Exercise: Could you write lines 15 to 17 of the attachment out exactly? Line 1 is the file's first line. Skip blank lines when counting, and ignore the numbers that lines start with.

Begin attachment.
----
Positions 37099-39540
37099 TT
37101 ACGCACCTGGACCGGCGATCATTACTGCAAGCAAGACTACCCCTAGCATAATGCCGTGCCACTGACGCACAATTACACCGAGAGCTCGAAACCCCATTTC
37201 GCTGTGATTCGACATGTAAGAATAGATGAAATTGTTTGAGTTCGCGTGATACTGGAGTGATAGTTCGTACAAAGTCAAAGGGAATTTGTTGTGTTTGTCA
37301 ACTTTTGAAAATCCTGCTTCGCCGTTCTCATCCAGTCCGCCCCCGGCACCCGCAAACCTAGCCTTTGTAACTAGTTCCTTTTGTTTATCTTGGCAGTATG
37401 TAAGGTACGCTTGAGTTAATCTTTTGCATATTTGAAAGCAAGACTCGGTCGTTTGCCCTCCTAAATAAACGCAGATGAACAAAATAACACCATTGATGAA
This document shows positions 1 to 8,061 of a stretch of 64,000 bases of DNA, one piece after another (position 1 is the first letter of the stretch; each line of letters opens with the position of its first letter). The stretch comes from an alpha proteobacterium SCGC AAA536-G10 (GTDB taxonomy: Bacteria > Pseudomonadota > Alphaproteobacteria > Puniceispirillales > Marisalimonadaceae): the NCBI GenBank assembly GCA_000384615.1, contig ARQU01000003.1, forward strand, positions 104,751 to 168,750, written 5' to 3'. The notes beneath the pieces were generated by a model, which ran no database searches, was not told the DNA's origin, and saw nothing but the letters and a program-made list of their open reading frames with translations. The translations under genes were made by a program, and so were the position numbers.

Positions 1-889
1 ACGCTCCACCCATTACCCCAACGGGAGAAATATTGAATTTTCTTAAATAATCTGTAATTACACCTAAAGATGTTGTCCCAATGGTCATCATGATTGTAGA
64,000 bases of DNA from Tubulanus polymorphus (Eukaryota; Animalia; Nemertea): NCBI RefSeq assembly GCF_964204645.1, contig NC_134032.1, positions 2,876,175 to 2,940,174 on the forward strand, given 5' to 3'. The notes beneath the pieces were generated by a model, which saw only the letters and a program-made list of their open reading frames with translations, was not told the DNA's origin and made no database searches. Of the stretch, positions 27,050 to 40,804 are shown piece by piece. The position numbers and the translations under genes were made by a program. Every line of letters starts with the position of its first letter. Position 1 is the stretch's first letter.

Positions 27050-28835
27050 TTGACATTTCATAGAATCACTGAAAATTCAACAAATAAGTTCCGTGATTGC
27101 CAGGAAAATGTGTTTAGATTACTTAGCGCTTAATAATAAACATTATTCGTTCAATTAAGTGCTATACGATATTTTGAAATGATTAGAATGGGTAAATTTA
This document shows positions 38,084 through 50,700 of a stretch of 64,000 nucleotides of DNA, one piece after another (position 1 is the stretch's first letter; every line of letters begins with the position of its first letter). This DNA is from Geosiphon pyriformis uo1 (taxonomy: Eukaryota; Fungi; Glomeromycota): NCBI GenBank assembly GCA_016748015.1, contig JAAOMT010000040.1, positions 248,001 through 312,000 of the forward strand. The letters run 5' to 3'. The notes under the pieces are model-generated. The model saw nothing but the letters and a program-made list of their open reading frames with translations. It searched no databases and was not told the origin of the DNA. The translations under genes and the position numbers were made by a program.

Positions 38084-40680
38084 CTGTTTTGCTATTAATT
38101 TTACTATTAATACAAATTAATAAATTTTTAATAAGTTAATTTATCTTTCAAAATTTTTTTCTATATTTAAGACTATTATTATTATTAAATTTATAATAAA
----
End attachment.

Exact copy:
Positions 38084-40680
38084 CTGTTTTGCTATTAATT
38101 TTACTATTAATACAAATTAATAAATTTTTAATAAGTTAATTTATCTTTCAAAATTTTTTTCTATATTTAAGACTATTATTATTATTAAATTTATAATAAA